For years, market research has catered to Millennial home-buying trends. Realtors watched with concern as Millennials chose to rent instead of buy, bemoaning high student loans as the reason for delaying entry into the market. Millennials needed education in everything from budgeting and finance to negotiating the emotions of wanting a dream home that may be out of budget. But as Generation Z begins to step into the marketplace, trends are rapidly changing – for the better. Where Millennials had big emotions toward homeownership, Gen Z has big aspirations. Here are the key ways Gen Z is changing the market and how they can better prepare to get a great deal.
1. They want into the market sooner rather than later.
Gen Z believes in the American Dream of homeownership. A whopping 97% of Gen Z want to own their own home, many of them before the age of 35. This is in sharp contrast to Millennials, who put off buying for many years. They are ready, and they are eager. Because they account for approximately 40% of consumers in 2020, they will change the face of homeownership through sheer numbers alone.
2. Though they are young, they are financially savvy.
In contrast to the previous generation – or perhaps as a result of watching their woes – Gen Z are generally risk-averse, practical, and consider themselves savers rather than spenders. They highly value stability and self-reliance. They are typically debt-averse, though they still carry student loan debt. They will not be swayed by “creative” financing. Most have saved a down payment, though the amount is not significant.
3. Gen Z has expectations driven by digital consumption.
For a generation raised with technology, who sold Girl Scout cookies online and submitted their schoolwork in Google Docs, they expect the housing market to be entirely digitally accessible – and customizable. Remember, as children, Gen Z could design a sneaker using an app and have it delivered in a matter of weeks. Buying a product has always been a tailored experience for this generation, and housing will be no different. They are on-demand consumers. That said, while Millennials consistently preferred new-build homes, Gen Z is not afraid of DIY! Since there is currently five times the number of existing homes on the market versus new-build, this could mean a lot of exciting buying opportunities for new Gen-Z home-seekers. Successful marketing strategies will maximize the digital experience, making tours, loan applications, and other parts of the process efficiently handled through a digital platform.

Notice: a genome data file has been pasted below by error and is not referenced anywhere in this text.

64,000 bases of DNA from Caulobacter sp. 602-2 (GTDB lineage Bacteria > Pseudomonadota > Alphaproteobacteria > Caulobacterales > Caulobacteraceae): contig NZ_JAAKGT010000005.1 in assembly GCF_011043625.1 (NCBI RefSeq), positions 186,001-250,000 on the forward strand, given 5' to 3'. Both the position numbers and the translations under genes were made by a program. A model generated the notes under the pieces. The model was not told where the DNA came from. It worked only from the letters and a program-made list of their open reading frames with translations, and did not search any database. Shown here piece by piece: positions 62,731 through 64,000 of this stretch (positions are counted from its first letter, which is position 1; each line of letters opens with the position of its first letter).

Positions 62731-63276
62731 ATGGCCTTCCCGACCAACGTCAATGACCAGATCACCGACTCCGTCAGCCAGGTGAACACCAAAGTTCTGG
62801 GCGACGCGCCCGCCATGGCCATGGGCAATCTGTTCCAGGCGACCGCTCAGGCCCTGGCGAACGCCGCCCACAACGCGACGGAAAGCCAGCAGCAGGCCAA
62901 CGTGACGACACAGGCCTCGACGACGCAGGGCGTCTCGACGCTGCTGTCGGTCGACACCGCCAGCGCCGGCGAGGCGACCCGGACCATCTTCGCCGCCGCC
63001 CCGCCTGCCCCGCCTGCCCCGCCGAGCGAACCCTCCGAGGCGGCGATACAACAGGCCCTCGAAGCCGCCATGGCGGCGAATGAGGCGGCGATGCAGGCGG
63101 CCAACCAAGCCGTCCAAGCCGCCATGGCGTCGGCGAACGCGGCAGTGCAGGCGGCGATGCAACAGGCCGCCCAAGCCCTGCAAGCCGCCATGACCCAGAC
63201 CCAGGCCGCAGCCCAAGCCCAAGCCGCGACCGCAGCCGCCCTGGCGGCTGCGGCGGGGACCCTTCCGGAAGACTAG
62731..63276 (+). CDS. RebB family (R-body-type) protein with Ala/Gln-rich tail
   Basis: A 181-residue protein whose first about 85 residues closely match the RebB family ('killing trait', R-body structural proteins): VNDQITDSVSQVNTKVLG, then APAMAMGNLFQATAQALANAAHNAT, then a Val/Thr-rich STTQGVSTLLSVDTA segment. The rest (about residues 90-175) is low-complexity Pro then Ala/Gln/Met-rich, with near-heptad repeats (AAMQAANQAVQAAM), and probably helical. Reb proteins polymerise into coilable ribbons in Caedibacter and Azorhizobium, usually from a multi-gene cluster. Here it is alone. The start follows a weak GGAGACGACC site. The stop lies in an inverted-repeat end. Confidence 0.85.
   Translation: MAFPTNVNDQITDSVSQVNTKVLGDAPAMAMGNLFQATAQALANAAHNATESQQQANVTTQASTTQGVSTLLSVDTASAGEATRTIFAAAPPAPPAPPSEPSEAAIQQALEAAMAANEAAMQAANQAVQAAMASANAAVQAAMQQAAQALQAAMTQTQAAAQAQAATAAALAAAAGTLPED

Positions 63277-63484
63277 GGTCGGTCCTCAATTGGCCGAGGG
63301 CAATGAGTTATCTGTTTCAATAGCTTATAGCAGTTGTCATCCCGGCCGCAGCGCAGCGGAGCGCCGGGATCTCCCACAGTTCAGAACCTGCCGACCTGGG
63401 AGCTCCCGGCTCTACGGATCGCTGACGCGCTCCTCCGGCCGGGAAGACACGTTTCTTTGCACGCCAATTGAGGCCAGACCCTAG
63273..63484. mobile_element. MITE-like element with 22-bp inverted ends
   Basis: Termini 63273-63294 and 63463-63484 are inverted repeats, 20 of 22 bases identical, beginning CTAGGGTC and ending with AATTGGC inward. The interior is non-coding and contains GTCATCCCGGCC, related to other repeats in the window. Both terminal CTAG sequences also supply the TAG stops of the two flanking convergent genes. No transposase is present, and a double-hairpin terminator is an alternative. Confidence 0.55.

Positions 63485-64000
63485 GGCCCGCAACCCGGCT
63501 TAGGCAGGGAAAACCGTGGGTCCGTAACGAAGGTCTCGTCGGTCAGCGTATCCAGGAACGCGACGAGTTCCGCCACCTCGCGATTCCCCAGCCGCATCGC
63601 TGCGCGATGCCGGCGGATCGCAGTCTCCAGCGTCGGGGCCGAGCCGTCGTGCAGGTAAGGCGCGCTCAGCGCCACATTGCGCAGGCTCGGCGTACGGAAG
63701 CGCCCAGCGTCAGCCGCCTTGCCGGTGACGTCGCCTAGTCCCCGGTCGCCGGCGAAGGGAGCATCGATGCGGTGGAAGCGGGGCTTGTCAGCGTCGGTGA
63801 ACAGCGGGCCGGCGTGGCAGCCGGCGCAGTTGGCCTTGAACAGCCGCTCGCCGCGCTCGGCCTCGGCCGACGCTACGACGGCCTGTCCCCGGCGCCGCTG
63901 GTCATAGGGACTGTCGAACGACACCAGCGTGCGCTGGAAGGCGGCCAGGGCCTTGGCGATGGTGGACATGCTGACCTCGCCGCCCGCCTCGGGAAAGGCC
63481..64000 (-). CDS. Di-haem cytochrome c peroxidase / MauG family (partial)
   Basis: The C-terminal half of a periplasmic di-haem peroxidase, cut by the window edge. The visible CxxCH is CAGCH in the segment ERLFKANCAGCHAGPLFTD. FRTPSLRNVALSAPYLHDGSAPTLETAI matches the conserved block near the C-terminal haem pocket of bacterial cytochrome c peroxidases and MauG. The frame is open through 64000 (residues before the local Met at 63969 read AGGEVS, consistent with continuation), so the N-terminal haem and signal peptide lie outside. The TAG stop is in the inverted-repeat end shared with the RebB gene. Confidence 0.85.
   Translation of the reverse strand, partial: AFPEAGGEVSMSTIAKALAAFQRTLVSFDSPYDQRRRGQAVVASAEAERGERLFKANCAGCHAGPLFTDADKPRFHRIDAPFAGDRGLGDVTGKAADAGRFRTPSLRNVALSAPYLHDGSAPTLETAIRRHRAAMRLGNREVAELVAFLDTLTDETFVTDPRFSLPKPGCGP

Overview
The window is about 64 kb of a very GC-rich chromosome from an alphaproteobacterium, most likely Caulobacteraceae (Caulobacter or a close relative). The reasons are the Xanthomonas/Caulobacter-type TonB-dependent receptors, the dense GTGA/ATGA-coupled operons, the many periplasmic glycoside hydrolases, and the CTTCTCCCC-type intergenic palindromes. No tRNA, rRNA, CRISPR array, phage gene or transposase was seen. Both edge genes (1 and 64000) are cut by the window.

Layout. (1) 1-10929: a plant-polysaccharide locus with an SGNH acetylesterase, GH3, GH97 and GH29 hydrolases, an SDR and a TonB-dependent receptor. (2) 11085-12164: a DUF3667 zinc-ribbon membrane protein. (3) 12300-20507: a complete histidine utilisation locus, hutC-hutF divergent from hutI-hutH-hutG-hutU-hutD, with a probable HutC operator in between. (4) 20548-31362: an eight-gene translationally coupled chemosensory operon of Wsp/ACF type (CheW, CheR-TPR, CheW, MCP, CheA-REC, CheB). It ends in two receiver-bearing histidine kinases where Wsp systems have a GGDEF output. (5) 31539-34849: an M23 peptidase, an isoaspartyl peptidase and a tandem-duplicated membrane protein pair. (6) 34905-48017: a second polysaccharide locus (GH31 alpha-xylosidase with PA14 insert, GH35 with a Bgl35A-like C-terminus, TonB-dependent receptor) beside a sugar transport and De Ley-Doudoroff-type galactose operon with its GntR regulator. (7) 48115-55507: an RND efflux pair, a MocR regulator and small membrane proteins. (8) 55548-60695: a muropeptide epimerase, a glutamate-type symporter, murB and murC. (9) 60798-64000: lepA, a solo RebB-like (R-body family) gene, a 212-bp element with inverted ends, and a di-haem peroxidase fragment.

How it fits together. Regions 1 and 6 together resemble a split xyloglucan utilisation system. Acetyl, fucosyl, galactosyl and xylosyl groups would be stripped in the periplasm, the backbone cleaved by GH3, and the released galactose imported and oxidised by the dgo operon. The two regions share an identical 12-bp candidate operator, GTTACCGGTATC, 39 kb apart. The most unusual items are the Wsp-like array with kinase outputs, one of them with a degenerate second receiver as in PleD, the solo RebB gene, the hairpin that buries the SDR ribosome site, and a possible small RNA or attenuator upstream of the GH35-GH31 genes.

4. But it has to be authentic.
Gen Z can spot fake advertising a mile away, so content, products, and marketing should get to the idea’s truth. They are just as likely to get excited over a renovation project as they are a new build, but either option must be reliably represented. Gen Z prioritizes authenticity and creativity – in themselves and in the products, homes, and culture that represents them. Testimonials will not take them in because they know those can be faked or purchased.
5. “Smart” features will drive smart home buying.
Gen Z expects an apartment or home to support the highest-speed WiFi available, and additional features, like security, thermostat, appliances, entertainment, etc., are all wirelessly connected. Their university experience likely included dorms with a wider set of amenities, and they will expect apartments and homes to offer the same.
6. Gen Z has a clear set of buying priorities.
While Millennials represented very emotional spenders whose priorities were a bit all over the place, Gen Z has a clear set of values for purchasing a home: price point, space, and access to culture. Shared amenities are also highly valued, but instead of the swimming pool and fitness center, Gen Z prefers co-working spaces, pet-friendly communities, shared entertainment, and others. They expect a cost-efficient home model with full options to customize space and cultural opportunities in the area.
Some factors, however, remain the same. Student loan debt burden is still a significant hindrance for Gen Z, just as it is for Millennials. And, just like Millennials, their salaries have not kept pace with rising housing costs. Savvy real estate agents will be prepared to help these new potential homeowners understand their financing strategies. Now is the time to be smart about your digital platform. Gen Z relies on Google searches more than any other generation to find information about everything. The average attention span of a member of Gen Z is 8 seconds, so if a website is slow to load, it might as well not exist. Targeted social media ads are more effective than emails or online ads. Shared photos of happy customers are far more effective to Gen Z.
Understanding and catering to Gen Z’s values and preferences will lead to exciting opportunities in the home-buying market!
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